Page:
Indian Express Editorial Summary : Summer Warming in India

GS-1 Mains : Geography

Short Notes or Revision Notes

Question : Discuss the recent trends in summer warming in India as highlighted by the India Meteorological Department (IMD). How has the frequency and intensity of heatwaves changed over the past few decades?


  • India Meteorological Department (IMD) reports 2023 as the second warmest year (after 2016) in 122 years.
  • IMD predicts above-normal temperatures for April, May, and June 2024.

Heatwave-Prone Regions

  • Gujarat, Maharashtra, North Karnataka, Rajasthan, Madhya Pradesh, North Chhattisgarh, Odisha, Andhra Pradesh

Heatwave Increase

  • EnviStats-IMD analysis shows a rise in average annual heatwave days:
    • 1990-99: 90 days
    • 2000-09: 94 days
    • 2010-19: 139 days
  • Total annual heatwave days increased from 42 in 2020 to 190 in 2022.

Heatwave-Related Deaths

  • Inconsistencies in reporting across agencies:
    • IMD (2000-2020): 10,545 deaths
    • National Disaster Management Authority (NDMA): 17,767 deaths
    • National Crime Records Bureau (NCRB): 20,615 deaths
  • Likely under-reporting of deaths

Trends in Mortality Data

  • Apparent agreement on three aspects:
    • Actual deaths likely higher than reported.
    • Deaths peaked around 2015-16.
    • Deaths have declined since then.
  • This occurs despite a rise in:
    • Heatwave-affected states (from 9 in 2015 to 23 in 2019)
    • Average heatwave days (increased nearly five-fold from 2015 to 2019)

Case Study: Ballia & Deoria Districts, Uttar Pradesh (June 2023)

  • 150 deaths in five days during a heatwave.
  • Not officially classified as heat-related deaths, but most victims were elderly with pre-existing conditions.
  • Environmental analysts point to extreme temperatures and humidity.

Under-Reporting of Heatwave Deaths

  • Environmental health experts highlight missed non-biomedical factors on death certificates.
  • Example: Lightning strike causing a death might not mention the lightning as a contributing factor.
  • US definition of heat-related death: exposure to high temperatures either caused or significantly contributed to death.

European Method for Addressing Under-Reporting

  • Recording and mapping excess deaths during heatwaves.
  • Over 70,000 excess deaths in Europe during the hot summer of 2003.
  • Epidemiological analysis estimated 61,672 heat-related deaths in 35 European countries during summer 2022.

India’s Preparations for 2024 Heatwave

  • Union Health Minister reviewed public health preparedness on April 3, 2024.
  • Updated Heat Action Plans in 23 states.
  • Awareness campaigns initiated in 100 districts.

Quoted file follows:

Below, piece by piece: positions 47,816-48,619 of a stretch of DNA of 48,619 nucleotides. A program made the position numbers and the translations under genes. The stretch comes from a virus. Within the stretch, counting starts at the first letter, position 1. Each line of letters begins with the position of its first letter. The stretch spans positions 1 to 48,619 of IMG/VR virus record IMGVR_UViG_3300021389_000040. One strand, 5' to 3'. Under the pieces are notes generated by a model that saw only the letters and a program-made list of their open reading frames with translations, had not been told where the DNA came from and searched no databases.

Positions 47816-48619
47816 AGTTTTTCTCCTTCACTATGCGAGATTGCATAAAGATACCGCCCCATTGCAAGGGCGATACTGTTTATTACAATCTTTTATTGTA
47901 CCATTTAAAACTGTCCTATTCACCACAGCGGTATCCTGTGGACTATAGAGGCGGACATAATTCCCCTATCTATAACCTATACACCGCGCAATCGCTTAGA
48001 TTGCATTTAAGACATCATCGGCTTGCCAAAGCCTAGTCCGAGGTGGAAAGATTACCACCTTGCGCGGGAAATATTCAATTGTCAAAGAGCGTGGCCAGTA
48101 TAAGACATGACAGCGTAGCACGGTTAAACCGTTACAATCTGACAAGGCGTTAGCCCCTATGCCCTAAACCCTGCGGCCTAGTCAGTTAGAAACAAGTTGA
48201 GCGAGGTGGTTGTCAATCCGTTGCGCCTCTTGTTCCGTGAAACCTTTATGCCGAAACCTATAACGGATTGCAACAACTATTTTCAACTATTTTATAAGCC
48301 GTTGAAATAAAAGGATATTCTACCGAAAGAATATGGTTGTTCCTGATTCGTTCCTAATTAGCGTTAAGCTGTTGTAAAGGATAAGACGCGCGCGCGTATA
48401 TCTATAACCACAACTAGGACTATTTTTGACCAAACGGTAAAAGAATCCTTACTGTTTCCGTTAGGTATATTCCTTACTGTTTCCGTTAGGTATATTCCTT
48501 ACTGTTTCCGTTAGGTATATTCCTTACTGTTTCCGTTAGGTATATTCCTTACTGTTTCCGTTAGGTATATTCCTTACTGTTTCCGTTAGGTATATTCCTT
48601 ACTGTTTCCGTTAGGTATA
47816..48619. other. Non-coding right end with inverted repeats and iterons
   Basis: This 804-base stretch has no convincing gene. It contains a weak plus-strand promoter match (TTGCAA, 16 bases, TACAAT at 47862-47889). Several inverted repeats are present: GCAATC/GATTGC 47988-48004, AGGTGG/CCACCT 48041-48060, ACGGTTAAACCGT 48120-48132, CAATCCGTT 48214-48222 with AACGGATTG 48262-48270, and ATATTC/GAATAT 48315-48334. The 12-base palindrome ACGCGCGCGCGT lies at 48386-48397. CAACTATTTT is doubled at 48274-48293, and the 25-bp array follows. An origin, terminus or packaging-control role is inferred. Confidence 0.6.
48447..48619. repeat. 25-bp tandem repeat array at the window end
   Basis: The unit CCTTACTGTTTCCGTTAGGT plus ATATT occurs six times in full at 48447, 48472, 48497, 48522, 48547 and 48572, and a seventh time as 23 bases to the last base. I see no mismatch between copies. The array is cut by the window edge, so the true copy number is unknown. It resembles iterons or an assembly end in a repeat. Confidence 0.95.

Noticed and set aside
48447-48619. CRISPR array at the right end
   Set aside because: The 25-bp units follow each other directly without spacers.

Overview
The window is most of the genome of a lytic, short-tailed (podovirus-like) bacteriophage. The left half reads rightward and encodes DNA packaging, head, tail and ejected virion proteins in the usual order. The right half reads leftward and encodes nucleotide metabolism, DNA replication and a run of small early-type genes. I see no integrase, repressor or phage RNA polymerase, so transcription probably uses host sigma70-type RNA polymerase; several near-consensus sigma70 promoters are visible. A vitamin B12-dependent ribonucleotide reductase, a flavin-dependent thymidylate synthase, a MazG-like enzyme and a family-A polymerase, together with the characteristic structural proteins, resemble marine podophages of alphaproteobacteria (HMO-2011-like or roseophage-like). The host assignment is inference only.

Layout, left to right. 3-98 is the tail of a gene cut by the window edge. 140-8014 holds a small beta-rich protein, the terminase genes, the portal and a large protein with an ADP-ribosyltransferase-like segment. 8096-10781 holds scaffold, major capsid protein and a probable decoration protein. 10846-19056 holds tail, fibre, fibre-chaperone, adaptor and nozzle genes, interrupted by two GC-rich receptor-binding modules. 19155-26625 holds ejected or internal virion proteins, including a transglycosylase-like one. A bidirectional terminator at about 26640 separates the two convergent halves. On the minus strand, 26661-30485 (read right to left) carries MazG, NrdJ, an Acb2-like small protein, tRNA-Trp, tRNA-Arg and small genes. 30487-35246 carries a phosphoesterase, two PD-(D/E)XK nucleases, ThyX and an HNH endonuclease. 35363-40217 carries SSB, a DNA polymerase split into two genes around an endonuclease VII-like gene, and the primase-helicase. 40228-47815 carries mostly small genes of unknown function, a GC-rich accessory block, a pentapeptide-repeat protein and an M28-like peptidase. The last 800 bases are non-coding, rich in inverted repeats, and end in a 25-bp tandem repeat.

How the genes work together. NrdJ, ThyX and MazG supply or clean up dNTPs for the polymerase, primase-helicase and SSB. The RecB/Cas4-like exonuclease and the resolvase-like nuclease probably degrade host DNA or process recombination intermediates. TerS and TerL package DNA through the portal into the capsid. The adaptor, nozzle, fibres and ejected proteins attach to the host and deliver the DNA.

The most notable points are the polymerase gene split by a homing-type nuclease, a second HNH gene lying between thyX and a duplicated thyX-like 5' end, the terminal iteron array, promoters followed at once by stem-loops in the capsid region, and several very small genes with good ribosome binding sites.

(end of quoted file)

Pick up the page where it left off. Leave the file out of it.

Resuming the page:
• Focus on high-risk groups: children, pregnant women, elderly, those with pre-existing conditions, socially isolated, and poor.


  • Heat-related deaths and illnesses are preventable in theory, but difficult to measure in practice.
  • As temperatures rise, focus on protecting vulnerable populations.



Indian Express Editorial Summary : Hepatitis in India: A Serious Challenge

GS-2 Mains : Health

Short Notes or Revision Notes 

Question : Examine the burden of Hepatitis in India, highlighting the prevalence of Hepatitis B and C and the challenges in diagnosis and treatment

Burden of Hepatitis

  • India: Second highest burden of Hepatitis B and C globally.
  • Estimated patients:
    • Hepatitis B: Nearly 3 crore
    • Hepatitis C: Over 50 lakh
  • Deaths: Over 1 lakh in 2022.
  • Low diagnosis rates:
    • Hepatitis C: Less than 30% detected
    • Hepatitis B: Less than 3% detected

National Viral Hepatitis Control Programme (NVHCP)

  • Launched in 2018.
  • Aims to eliminate Hepatitis C by 2030 and significantly reduce Hepatitis B mortality by 2030.
  • WHO report: India needs course correction between 2024-2026 to achieve targets.

About Hepatitis

  • Inflammation of the liver, primarily caused by viruses.
  • Other causes: autoimmune hepatitis, medications, drugs, toxins, and alcohol.
  • Liver: Vital organ for processing nutrients, filtering blood, and fighting infections.
  • Hepatitis B and C spread through contact with contaminated blood.

Hepatitis B

  • Can lead to liver scarring and increased cancer risk.
  • Diagnosis complex: Carriers can be asymptomatic for years.
  • No cure, but treatment can manage symptoms.
  • NVHCP provides free testing and medication, but many patients remain unreached.
  • Rigorous blood screening protocols have reduced transfusion risks.
  • Mother-to-child transmission is a major concern in India.
  • Early childhood vaccination is critical for prevention, but less than 50% of infants receive it.
  • Low institutional birth rate is a contributing factor.

Hepatitis C

  • Curable with antiviral medication.


  • Low treatment cost in India, but vast undiagnosed population.
  • Expanding healthcare facilities is crucial to address Hepatitis and other infectious diseases.


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